In just a few weeks, a class of journalism students will be wading into West Virginia streams to deploy water sensors.
They’ll be sensing water conductivity over several weeks using a cool, Arduino-like board called Riffle.
But the crux of the system is a simple circuit I tried for the first time tonight.
This is exceptionally easy to build, if you have the right parts. (Here’s a parts list!) And the heart of the parts is a tiny chip called a “555.”
Don Blair, who designed the Riffle, describes the 555 as kind of “metronome.” Wired up correctly, it’ll “click” at different speeds given different resistances.
That’s useful because water with more “stuff” in it tends to be less resistant than clean water. So less resistance (the opposite of conductivity) can be a proxy for turbidity — cloudiness — and possibly pollution.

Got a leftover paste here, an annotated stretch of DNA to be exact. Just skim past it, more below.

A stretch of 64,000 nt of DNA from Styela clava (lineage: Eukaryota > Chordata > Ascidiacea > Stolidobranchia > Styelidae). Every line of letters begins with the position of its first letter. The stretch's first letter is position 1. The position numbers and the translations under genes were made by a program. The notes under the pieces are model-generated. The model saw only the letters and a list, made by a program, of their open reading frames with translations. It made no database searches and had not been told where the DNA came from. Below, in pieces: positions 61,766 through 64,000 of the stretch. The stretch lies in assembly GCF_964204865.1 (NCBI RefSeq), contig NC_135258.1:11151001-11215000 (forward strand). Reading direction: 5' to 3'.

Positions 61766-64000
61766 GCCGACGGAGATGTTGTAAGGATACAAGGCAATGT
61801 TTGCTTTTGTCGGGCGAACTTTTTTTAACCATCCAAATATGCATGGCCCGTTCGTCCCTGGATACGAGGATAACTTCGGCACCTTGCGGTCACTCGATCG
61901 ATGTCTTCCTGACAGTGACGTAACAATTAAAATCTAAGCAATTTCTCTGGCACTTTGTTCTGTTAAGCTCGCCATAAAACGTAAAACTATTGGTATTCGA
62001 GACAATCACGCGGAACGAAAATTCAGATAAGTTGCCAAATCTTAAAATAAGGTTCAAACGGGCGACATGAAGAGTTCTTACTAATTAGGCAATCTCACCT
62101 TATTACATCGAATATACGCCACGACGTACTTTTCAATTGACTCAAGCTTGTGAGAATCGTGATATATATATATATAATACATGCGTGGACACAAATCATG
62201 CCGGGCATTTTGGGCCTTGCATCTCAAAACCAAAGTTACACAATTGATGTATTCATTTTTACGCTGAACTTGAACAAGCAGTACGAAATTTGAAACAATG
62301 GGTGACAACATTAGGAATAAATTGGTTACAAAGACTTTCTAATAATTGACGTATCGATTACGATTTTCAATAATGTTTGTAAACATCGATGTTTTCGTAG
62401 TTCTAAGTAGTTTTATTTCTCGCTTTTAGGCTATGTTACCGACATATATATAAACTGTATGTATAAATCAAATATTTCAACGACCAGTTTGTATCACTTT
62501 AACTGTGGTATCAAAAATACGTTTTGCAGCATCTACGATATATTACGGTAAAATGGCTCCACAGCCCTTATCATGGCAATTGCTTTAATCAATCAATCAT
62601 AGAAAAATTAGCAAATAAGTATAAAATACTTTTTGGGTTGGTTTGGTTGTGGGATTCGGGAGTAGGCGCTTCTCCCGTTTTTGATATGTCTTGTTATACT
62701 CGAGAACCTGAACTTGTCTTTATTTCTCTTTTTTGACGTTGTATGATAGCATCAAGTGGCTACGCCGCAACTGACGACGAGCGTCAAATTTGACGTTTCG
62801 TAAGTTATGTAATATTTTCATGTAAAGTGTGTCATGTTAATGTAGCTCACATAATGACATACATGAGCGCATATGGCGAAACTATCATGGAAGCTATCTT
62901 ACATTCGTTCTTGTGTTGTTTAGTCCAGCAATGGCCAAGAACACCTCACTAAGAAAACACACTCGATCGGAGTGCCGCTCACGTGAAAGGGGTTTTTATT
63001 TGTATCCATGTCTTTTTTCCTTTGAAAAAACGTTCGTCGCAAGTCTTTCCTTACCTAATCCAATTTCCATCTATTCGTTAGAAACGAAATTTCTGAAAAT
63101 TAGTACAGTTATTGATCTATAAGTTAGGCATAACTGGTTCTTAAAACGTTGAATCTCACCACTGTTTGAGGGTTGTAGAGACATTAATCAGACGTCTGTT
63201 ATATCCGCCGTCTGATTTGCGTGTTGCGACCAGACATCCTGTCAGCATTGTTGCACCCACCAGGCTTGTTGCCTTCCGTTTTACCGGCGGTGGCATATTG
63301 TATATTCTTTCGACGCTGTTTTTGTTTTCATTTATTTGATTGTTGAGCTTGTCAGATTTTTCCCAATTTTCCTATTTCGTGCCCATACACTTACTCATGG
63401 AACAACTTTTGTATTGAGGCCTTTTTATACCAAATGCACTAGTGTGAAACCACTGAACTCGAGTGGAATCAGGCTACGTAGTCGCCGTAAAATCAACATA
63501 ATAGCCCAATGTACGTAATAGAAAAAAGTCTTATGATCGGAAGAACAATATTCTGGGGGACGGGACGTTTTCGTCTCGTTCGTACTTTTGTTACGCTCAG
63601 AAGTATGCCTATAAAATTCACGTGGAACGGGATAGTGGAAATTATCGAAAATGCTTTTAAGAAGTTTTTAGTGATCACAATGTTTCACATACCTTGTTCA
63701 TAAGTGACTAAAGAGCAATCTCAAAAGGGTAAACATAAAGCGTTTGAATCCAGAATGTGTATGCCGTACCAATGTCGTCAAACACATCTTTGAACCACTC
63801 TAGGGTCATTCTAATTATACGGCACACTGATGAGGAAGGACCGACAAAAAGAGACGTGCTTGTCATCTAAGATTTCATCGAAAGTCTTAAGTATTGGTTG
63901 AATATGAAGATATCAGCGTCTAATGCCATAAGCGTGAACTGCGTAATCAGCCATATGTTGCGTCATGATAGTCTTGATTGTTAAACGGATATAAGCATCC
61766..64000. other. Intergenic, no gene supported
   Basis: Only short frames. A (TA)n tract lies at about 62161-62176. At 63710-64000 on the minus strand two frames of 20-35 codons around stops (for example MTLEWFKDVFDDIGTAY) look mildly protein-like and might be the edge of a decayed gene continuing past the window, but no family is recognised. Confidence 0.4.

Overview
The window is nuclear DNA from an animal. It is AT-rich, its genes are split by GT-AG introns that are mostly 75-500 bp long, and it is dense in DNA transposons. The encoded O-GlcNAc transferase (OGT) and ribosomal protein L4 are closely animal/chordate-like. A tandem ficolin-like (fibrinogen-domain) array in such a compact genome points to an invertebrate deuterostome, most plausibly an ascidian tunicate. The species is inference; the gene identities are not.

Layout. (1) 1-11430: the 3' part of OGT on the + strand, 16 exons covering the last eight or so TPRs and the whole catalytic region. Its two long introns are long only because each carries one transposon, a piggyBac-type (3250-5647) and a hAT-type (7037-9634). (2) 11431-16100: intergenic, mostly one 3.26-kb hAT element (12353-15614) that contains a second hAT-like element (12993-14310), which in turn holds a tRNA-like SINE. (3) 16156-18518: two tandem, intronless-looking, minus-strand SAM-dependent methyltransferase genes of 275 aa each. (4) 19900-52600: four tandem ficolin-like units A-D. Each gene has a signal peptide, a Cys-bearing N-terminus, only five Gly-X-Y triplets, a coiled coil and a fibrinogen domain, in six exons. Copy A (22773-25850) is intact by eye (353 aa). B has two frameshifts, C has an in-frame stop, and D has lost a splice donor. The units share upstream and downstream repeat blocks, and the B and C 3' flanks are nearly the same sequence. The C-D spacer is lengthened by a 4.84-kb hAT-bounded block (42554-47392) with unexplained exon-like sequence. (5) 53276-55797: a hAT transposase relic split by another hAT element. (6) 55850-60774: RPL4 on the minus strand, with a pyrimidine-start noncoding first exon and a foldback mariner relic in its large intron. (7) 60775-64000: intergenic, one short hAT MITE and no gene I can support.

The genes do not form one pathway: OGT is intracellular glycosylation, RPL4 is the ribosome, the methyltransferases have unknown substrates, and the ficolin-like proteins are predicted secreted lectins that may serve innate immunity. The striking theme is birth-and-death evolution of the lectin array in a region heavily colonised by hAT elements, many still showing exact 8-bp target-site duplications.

Wiring it Up
I followed the instructions Don posted on the Public Lab site, with some minor changes:
- I replaced this 10 uF capacitor with a 0.1 uF capacitor (as he suggests in the text)
- I replaced the light sensor with a pair of wires I could stick into water
Update 9/22/2016: Here are step-by-step wiring instructions I've been using in recent presentations.
Remember, the 555 “clicks” at a different rate for different resistances — and if it clicks fast enough, it becomes a tone.
If you haven't already done so, check out my test run with tap water vs. black coffee in the video above!